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On Monday, former President Bill Clinton became the latest in a string of high-profile political figures to stop in Philadelphia.

Clinton stumped for Democratic Attorney General candidate Kathleen Kane at a fundraiser held at the Warwick Hotel at 220 South 17th St. Ticket prices began at $100.

Kane is running against Republican candidate David Freed in the November election.

The former president endorsed Kane, who beat former representative Patrick Murphy in the Democratic primary last March.

Clinton had come to a rally for Kane in the Philadelphia suburbs in April.

Two members of Penn Democrats, Liberal and Professional Studies student Madison Russ and College freshman Jane Meyer, attended the event. Penn Dems president and College junior Andrew Brown selected the two to attend because of the high amount of hours they logged volunteering with Penn Dems.

Kane spoke first and introduced Clinton, according to Meyer. “[Clinton] starts speaking and there’s a hush over the whole entire room,” Meyer said.

“Everyone’s hanging on to his every word.”

Russ called Clinton “magnetic.”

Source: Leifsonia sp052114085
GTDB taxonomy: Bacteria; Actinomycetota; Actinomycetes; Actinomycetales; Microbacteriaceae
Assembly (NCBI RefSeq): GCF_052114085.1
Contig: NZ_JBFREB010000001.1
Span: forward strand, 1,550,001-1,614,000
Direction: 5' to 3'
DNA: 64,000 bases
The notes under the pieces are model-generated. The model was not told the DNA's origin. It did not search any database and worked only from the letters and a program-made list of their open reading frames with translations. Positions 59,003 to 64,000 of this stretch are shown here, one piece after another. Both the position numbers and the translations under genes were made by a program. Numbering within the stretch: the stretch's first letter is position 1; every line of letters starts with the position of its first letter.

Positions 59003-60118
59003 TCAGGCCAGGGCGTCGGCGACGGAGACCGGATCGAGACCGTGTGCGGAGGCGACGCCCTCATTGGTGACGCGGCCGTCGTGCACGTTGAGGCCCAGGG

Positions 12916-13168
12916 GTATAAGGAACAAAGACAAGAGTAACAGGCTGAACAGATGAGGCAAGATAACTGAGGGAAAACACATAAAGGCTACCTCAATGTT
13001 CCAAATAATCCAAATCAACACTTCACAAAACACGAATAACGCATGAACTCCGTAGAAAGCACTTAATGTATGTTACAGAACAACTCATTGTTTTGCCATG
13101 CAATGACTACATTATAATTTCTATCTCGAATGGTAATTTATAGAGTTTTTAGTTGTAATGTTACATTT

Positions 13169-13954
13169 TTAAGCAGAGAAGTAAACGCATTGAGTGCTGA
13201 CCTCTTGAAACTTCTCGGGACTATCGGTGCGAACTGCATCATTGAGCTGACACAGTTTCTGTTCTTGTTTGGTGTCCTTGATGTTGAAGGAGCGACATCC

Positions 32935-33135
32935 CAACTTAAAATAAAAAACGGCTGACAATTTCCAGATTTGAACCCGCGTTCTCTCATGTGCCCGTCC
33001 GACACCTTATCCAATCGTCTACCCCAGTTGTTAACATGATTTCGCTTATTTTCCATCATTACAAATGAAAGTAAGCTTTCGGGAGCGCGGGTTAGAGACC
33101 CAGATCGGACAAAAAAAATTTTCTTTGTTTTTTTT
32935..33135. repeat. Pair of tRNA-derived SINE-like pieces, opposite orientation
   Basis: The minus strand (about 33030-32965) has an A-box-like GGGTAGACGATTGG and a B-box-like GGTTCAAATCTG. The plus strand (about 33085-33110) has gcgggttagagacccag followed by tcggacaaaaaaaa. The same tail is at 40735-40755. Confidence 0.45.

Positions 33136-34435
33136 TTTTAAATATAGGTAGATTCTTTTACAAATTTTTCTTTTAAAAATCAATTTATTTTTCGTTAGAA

“The way he controlled the crowd was amazing,” she said.

Both Russ and Meyer remembered particularly the former president’s discussion on voter ID laws. Clinton invoked his upbringing to carry across his point.

“In his childhood he saw segregation and how African Americans weren’t allowed to vote,” Russ said. “It takes him back to that.”

Clinton recalled his memory of when poll taxes were still in place and men were “put on cattle cars and brought to the polling place and coerced into voting for the candidates whom the higher power wanted them to vote for,” Meyer said.

Clinton’s appearance follows Republican nominee Mitt Romney’s campaign stop in Philadelphia on Sept. 28 and Barack Obama’s brother-in-law Craig Robinson’s Sept. 23 visit to Philadelphia.

Russ and Meyer shook Clinton and Kane’s hands after the speeches.

When Meyer introduced herself to Kane as a member of Penn Dems, Kane challenged her and Penn Dems to beat Temple Democrats in voter registration.

“I said I’ll take the challenge,” Meyer said.

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